Parents and others took to social media to complain about the government's perceived slow and inadequate response. The news caused international outrage against Boko Haram and the Nigerian government. On 30 April and 1 May, protests demanding more government action were held in several Nigerian cities. Most parents, however, were afraid to speak publicly for fear their daughters would be targeted for reprisal. On 3 and 4 May, protests were held in major Western cities including Los Angeles and London. At the same time, the hash tag #BringBackOurGirls trended globally on Twitter as the story continued to spread and by 11 May it had attracted 2.3 million tweets. A woman who helped organise protests was detained by the police, apparently because the First Lady of Nigeria, Patience Jonathan, felt slighted when the woman showed up for a meeting instead of the mothers of victims. The woman was released soon after. Reports said the First Lady had further incensed protestors by suggesting some abduction reports were faked by Boko Haram supporters. Several online petitions were created to pressure the Nigerian government to act against the kidnapping. On 30 April, hundreds marched on the National Assembly to demand government and military action against the kidnappers.
The President of the Muslim Students Society of Nigeria called on Muslims to fast and pray "in order to seek Allah's intervention in this precarious time." Sa'ad Abubakar III, the Sultan of Sokoto, has also called for prayers and intensified efforts to rescue the students. On 9 May, Governor Kashim Shettima of Borno State called on all Muslims and Christians to join in "three days of prayers and fasting." On the same day, Muslims in Cameroon have been calling on fellow believers not to marry any of these girls should they be offered to them. On the same day, the Grand Mufti of Saudi Arabia Sheikh Abdulaziz Al al-Sheikh joined other religious leaders in the Muslim world to condemn the kidnappings, describing Boko Haram as misguided and intent on smearing the name of Islam. He stated that Islam is against kidnapping, and that marrying kidnapped girls is not permitted.
The scale of the kidnapping was unprecedented, which led the former United States Ambassador to Nigeria John Campbell to declare that Boko Haram's strength "appears to be increasing. The government's ability to provide security to its citizens appears to be decreasing." Director of the Atlantic Council's Africa Center J. Peter Pham said "The failure of the government to even get a clear count further reinforces a perception of systemic governmental failure". The Economist "labeled President Goodluck Jonathan as incompetent," saying that Jonathan and the Nigerian military "cannot be trusted any longer to guarantee security for Nigerians," adding that “the worst aspect of the Nigerian government’s handling of the abduction is its seeming indifference to the plight of the girls’ families. It took more than two weeks before Jonathan addressed the matter in public.” Jonathan later attributed his silence due to his desire to not compromise the details of the security efforts carried out to rescue the girls. President Jonathan also engaged a public relations firm, Levick, for $1.2m to improve the public presentation of his handling of the crisis.[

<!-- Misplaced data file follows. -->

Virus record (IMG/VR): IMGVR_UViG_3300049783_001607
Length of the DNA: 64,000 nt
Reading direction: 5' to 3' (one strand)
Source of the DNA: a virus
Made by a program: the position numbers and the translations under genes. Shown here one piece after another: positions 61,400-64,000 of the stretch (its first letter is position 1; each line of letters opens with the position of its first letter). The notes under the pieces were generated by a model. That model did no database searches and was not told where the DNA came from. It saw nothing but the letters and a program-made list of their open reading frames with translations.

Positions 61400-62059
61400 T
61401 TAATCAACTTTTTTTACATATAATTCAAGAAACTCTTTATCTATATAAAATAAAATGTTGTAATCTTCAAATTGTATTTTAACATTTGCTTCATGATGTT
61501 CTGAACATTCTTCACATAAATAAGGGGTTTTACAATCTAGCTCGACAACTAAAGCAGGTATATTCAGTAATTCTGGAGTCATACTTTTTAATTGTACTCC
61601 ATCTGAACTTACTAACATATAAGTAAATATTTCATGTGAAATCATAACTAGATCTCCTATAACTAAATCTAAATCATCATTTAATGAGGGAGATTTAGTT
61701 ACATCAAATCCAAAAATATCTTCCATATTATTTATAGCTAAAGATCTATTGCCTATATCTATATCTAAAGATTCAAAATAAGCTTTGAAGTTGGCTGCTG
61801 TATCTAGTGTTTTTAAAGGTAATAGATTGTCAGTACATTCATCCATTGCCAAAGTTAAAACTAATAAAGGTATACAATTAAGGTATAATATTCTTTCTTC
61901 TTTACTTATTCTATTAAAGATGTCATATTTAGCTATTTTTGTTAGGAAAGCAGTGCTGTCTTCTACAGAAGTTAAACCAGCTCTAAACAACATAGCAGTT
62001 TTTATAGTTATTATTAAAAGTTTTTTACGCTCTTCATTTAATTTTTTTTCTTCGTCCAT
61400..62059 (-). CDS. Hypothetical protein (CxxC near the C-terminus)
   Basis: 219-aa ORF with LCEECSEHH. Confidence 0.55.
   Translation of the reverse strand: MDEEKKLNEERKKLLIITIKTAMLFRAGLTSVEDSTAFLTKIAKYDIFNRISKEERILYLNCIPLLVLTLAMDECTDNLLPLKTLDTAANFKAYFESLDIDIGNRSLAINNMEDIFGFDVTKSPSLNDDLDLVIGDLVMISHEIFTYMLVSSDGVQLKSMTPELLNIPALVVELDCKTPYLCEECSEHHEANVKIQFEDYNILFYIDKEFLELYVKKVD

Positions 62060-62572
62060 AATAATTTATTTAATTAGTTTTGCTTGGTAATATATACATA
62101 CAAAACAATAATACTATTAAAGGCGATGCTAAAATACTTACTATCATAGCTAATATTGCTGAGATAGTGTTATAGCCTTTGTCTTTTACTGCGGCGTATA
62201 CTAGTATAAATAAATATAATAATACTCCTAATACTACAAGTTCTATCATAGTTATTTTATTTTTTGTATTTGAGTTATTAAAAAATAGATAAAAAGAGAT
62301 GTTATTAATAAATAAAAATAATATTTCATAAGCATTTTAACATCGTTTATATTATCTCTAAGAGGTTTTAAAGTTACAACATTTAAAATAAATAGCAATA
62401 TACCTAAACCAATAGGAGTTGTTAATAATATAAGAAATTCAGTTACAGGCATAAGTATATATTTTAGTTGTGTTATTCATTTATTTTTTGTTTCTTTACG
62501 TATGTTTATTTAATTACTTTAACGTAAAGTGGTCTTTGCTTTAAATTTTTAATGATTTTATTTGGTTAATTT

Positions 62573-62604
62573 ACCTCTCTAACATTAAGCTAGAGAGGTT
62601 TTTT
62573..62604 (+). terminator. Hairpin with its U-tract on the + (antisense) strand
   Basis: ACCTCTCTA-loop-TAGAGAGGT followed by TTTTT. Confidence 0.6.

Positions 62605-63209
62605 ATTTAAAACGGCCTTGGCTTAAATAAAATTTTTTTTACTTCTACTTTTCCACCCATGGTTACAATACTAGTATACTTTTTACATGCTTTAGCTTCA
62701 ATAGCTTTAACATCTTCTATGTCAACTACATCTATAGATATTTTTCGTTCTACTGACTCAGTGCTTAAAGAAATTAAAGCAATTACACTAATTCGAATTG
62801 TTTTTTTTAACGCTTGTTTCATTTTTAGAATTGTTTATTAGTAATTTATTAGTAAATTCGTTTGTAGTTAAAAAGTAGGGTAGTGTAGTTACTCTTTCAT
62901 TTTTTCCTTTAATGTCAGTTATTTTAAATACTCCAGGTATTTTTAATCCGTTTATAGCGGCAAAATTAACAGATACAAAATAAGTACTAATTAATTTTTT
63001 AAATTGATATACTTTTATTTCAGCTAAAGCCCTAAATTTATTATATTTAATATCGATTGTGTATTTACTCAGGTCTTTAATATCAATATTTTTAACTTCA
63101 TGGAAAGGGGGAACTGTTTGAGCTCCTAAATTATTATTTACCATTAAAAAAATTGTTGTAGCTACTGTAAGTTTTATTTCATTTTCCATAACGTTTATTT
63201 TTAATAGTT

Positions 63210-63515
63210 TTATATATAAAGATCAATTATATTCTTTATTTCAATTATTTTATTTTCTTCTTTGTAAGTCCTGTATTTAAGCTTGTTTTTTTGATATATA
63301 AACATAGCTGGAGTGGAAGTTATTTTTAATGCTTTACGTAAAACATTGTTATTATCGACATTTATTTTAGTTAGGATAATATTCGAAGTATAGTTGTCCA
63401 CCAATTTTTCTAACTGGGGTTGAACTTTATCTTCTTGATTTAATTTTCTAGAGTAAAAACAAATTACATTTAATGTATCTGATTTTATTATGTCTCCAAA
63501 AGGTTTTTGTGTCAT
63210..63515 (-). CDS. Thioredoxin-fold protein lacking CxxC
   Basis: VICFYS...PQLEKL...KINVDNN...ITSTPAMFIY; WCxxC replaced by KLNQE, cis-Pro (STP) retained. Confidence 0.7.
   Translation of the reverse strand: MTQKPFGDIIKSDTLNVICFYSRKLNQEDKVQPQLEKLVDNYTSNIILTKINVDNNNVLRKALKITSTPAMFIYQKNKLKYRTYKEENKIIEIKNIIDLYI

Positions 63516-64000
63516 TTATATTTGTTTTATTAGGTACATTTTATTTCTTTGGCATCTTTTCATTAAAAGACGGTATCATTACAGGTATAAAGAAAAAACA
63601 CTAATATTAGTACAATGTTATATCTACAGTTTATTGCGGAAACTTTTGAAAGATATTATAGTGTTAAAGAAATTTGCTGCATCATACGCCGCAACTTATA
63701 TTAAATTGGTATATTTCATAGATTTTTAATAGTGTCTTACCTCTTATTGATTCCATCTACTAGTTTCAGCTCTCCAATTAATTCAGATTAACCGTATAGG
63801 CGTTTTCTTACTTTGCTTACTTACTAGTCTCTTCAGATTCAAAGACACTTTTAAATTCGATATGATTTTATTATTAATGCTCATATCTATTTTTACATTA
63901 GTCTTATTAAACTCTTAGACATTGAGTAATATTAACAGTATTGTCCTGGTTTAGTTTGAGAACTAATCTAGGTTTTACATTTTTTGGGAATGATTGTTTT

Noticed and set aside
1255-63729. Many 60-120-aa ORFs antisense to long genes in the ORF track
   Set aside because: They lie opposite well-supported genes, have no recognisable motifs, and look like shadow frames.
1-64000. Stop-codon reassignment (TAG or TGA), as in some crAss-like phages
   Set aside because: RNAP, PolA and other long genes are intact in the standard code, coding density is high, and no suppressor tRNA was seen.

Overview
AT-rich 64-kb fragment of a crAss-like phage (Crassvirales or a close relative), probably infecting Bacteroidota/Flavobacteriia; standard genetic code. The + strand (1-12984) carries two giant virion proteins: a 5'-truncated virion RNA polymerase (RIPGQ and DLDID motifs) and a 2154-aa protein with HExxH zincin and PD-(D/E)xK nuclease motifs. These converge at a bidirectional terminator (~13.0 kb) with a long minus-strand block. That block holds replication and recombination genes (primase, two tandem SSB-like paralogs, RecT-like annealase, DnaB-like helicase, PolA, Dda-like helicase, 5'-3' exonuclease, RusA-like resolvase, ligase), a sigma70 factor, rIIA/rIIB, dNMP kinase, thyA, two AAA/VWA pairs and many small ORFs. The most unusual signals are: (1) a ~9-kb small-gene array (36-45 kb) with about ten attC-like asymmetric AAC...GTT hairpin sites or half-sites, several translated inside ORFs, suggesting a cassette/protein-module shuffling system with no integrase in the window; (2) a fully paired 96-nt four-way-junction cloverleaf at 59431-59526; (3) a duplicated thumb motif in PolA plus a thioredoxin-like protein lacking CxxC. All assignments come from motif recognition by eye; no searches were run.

Many blogs, websites, internet and traditional newspapers and other media outlets such as the television and radio has contributed immensely to this issue and have creatively created awareness through protests, hash tags on twitter, Facebook and other social media platforms. The country has called for accountability, transparency and effectiveness of the government and Armed forces, in protecting the life and properties of the nation and citizens they have sworn to act for.
Comrades, Citizens and People of Nigeria and the international community will make history and create a hope story, only when the girls are back to us NOW and ALIVE. We must not give up hope!